Trees In Banff Avenue Are In A State Of Decay And Requires Replacement

At the median in Banff Avenue, many of the trees are in a state of decay and require replacement. Earlier this year, Urban Forest Management Plan made an assessment of the trees from Wolf Street to the exit of the town site and determined that most of the trees are in poor health and don’t have many years left in them. Replacement is going to be a priority for long term goals.

According to Andreas Loutas, the town’s urban forester, the poplar and Mayday trees along Banff Avenue are suffering from two different kinds of diseases – cytospora and diplodia tumefacians. The more aggressive of the two is cytospora which is a tree killer. It actually attacks the living tissues and starts to eat away at the tree. The second tree ailment that is also known as the corky bark disease is not immediately fatal to the tree but it can cause sufficient damage over the years making the tree risky for pedestrians and vehicles. Corky bark disease is like a tumor and creates lumpy and quirky masses on the trees. The tree can survive for a long time even with the disease but premature branch failure will be hazardous.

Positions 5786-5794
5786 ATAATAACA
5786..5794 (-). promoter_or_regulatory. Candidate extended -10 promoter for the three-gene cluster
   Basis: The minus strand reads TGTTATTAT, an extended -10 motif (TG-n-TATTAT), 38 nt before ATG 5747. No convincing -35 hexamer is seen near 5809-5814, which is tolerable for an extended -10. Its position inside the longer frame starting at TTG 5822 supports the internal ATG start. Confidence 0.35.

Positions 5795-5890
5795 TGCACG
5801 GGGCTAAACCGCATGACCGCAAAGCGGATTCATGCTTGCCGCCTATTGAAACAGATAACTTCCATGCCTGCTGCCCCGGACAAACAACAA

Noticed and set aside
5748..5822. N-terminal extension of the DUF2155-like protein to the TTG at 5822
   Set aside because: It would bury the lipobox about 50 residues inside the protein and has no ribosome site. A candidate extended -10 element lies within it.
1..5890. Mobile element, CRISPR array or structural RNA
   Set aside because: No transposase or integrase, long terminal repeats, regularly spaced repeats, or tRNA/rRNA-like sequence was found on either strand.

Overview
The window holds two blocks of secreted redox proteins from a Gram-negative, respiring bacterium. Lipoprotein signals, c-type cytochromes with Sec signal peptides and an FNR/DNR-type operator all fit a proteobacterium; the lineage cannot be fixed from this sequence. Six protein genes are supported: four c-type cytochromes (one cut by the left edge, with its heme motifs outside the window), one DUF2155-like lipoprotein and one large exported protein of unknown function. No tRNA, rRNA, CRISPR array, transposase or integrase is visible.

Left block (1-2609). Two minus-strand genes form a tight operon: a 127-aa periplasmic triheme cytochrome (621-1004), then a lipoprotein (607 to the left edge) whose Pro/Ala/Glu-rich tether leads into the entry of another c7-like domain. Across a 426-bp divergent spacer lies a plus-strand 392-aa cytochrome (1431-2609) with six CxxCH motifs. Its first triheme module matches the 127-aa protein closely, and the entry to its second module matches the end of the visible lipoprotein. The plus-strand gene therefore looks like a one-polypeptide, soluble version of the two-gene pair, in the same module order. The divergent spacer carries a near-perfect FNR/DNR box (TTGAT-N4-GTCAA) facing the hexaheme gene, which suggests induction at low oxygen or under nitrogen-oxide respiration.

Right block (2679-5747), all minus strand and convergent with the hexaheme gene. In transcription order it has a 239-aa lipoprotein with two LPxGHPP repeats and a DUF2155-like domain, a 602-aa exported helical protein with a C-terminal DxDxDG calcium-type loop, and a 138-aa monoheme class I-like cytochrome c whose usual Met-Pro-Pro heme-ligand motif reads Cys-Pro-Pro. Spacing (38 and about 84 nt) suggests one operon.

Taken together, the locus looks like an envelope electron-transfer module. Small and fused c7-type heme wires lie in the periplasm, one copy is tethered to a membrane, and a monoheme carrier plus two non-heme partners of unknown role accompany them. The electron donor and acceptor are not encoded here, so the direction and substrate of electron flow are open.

According to a 2008 UFMP document, the urban forest of Banff is estimated to cost approximately $57 million. Since 2008, the council has continuously directed resources towards the preservation of the Banff urban forest. 20 of the total urban forests have been assessed and treated and only one still requires attention. 90% of the dead trees that are still standing have been removed and these include the pine and spruce that have been afflicted with mountain pine beetle and spruce bark beetle epidemic. However, for every tree removed, another tree is replanted.

In landscaping, your best partner is tree loppers in Perth because they can mold a tree according to your requirements without compromising its health and aesthetics. If tree lopping is not done properly, hazards can be created when the tree is disproportionate. It is also important for tree lopping to adhere to the standards of Australian Code of Practice that requires the process to be done safely.